Historical fact, grammatical error:

An informal writing prompt

This newsletter item can be a writing prompt.

One important and often-broken rule of grammar is that a pronoun should refer to the last preceding noun. By following that rule, writers help readers grasp the meaning of a sentence without rereading it. Following the rule also keeps readers from snickering over an absurd idea created when a writer ignores the rule.

Today’s writing prompt, which uses an historical fact prominently printed on the front of a rural chamber of commerce’s newsletter, would help your students learn why that rule is a rule.

Begin the mini-lesson with a statement of the rule. To make sure students pay attention, write the rule on the board or display just the rule using whatever technology you have for projecting information. To make sure students understand the rule, restate it at least once using some alternative to last preceding noun. You could say, “In other words, a pronoun should refer to the person, place or thing named at the left of the pronoun.” Or you could say. “A pronoun is a substitute for an already-identified person, place, or thing.”

Then say something like this:

“I’m going to show you what appears to be a three-sentence historical fact that was published in a small town chamber of commerce’s newsletter. Then I’m going asks you for some observations about the item.”

Ideally, you should show students the item in context, so that even if the picture is fuzzy, students get the idea that a photograph accompanying the written item shows a building with a windmill on its roof. Here’s the historical fact:

Mt. Pleasant Drive, showing part of the water system, circa 1890. This was the Roberts Waterworks. The huge windmills pumped water from two deep wells into a reservoir, which was then pumped into the village.

Watch students’ faces. You’ll be able to tell which ones see the grammatical (and engineering) problem of pumping a reservoir into the village.

Now say something like this: “Write one sentence in which you identify all the pronouns in that historical fact. You have 30 seconds to write.” Time students as they write. Then go on to a second, third, fourth, and final task.

“Next, I’d like you to write one sentence in which you tell me what the nearest preceding noun is for each of the pronouns you identified in your previous sentence. You have 30 seconds to write.”

“Now pretend you’re the writer of the item about the waterworks. Rewrite the sentence or sentences in which you found a pronoun that didn’t refer to the noun at its left, fixing the sentence or sentences so they won’t make anyone snicker. You have 60 seconds to write.”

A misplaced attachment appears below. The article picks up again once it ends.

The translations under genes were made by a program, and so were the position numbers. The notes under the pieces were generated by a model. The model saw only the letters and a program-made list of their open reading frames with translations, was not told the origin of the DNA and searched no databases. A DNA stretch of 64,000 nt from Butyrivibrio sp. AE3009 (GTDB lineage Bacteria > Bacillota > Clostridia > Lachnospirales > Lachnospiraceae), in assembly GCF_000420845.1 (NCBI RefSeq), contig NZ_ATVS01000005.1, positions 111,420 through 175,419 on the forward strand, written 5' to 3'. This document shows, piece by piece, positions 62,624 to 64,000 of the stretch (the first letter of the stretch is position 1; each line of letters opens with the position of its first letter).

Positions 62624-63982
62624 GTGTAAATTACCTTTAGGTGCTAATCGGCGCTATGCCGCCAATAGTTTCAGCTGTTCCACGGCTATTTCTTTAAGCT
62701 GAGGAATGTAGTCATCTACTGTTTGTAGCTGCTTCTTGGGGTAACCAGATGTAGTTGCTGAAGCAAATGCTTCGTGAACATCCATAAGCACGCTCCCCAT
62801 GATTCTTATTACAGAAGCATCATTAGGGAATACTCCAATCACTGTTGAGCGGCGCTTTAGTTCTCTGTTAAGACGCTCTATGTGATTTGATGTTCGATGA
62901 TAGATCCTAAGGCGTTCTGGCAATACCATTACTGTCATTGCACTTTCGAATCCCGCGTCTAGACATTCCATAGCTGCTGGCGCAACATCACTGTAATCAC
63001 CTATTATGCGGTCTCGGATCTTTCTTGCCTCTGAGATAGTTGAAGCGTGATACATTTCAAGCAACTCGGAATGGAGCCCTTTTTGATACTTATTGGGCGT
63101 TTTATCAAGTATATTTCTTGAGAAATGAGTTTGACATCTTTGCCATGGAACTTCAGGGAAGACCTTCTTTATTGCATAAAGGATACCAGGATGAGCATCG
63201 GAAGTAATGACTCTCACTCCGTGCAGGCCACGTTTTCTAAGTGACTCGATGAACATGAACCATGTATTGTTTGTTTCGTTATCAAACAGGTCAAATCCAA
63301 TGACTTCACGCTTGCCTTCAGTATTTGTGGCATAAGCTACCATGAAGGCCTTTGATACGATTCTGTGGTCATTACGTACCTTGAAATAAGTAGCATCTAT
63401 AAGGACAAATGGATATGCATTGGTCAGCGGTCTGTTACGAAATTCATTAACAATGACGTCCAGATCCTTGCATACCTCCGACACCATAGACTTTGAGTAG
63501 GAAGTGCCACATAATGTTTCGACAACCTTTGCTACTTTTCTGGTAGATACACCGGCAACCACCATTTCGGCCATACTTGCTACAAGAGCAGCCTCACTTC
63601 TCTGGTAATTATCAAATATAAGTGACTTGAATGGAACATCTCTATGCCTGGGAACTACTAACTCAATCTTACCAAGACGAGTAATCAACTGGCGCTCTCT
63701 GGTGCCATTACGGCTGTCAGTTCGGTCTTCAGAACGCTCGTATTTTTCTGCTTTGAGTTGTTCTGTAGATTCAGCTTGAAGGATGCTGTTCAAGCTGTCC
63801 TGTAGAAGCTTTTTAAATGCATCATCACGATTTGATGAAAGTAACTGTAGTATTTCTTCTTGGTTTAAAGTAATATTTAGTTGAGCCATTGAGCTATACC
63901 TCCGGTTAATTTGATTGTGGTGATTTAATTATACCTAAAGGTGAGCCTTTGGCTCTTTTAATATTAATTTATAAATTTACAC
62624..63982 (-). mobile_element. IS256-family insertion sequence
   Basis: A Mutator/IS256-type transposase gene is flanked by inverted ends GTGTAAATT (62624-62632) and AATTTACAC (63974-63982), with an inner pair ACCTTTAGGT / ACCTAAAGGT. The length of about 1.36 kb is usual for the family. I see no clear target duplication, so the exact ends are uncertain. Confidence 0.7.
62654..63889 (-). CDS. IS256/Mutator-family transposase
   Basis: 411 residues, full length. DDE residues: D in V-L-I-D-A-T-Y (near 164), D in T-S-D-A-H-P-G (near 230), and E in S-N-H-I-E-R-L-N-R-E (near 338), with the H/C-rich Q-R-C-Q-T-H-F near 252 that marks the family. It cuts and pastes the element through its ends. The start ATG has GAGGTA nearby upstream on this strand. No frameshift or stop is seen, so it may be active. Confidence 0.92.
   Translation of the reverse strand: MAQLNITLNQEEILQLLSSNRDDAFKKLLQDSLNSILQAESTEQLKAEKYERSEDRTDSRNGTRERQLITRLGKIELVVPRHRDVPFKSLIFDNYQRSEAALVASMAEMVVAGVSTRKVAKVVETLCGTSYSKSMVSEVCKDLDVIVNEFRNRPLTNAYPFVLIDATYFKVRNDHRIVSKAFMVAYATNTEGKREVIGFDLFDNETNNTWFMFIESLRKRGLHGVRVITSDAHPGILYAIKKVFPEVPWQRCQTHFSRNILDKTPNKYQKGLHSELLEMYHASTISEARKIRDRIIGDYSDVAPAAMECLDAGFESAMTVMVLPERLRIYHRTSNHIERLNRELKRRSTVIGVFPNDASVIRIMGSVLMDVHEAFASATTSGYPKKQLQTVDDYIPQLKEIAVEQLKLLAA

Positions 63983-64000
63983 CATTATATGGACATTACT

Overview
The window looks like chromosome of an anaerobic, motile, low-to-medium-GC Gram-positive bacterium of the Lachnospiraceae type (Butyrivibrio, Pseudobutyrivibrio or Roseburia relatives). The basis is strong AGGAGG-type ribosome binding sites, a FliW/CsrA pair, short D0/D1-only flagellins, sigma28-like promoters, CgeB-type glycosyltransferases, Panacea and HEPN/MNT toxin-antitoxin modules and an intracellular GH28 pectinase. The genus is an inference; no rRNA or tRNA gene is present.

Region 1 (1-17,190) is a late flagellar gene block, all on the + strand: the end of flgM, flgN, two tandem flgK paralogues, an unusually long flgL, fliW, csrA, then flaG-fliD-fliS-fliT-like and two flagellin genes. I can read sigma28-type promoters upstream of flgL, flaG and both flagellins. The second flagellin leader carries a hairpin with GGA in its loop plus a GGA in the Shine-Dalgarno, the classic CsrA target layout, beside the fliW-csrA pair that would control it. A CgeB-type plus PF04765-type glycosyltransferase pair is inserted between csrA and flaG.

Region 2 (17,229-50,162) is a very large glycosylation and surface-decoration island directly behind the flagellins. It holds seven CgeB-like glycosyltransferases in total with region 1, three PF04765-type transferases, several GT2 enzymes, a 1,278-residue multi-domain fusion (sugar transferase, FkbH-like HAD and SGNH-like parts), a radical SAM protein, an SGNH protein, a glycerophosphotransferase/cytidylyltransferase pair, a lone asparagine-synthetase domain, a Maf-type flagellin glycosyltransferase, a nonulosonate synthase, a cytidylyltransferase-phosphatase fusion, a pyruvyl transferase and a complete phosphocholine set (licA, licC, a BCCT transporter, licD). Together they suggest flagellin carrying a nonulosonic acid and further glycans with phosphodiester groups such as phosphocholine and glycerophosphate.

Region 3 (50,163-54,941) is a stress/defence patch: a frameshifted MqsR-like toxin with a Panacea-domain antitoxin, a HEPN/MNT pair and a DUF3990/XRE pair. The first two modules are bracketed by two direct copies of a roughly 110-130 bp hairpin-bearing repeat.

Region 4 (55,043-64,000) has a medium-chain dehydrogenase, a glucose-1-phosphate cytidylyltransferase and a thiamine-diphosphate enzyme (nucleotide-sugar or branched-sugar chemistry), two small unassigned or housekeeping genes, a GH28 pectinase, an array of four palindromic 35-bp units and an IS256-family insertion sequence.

“Finally, aside from any problems you found with pronouns that the writer dropped too far from their preceding nouns, is there anything else about this historical fact that you think sounds funny?  Tell me in one or two sentences what other problem you find in that historical fact. You have 90 seconds to write.”

If you wish and have enough time, you may want to have students share their ideas about the other parts of the item that sounded funny to them. You’ll have some students who recognize that the first of the three sentences isn’t a sentence at all. I suspect it probably was the caption for the photo in the book Stones from the Walls of Jericho. Captions are not always full sentences.

Collect the informal writing to scan to see who struggled with the assignment. Informal writing prompts should prompt you to take precautionary measures to keep students who didn’t get material the first 14 times it was presented from missing it again in your classes.

© Linda G. Aragoni

What does function mean?

Here’s an informal writing prompt that will let you see whether students know what you mean when you talk about the function of some grammatical or punctuation term.

When we talk about grammar and punctuation, we often use the term function. In no more than three sentences, explain the meaning of function. To make your explanation clear, give an analogy to the function or functions of some physical object. You have 90 seconds to write.

This simple prompt will let you know whether students understand the terms you expect them to know. If they don’t understand the terms you’re using, you need to teach those terms as vocabulary.

©2021 Linda G. Aragoni

The challenge answered

Last week I asked ELA teachers if they could do this:

Did you have trouble coming up with the answer? If you did, the reason is not that you didn’t know the answer. The problem was that “question” was stated in an unfamiliar way. Here’s the answer:

The sentence that describes every sentence ever written in every language and every sentence yet to be written in every language is the definition of a sentence. That makes perfect sense once you see the answer, but most of us have to scratch our heads for a while before we realize that we know the answer.

It’s important when teaching basic information, such as the definition of a sentence, that you occasionally vary your wording. If you don’t do that, students are likely to learn definitions by rote without actually understanding what the definition means.

© 2021 Linda Gorton Aragoni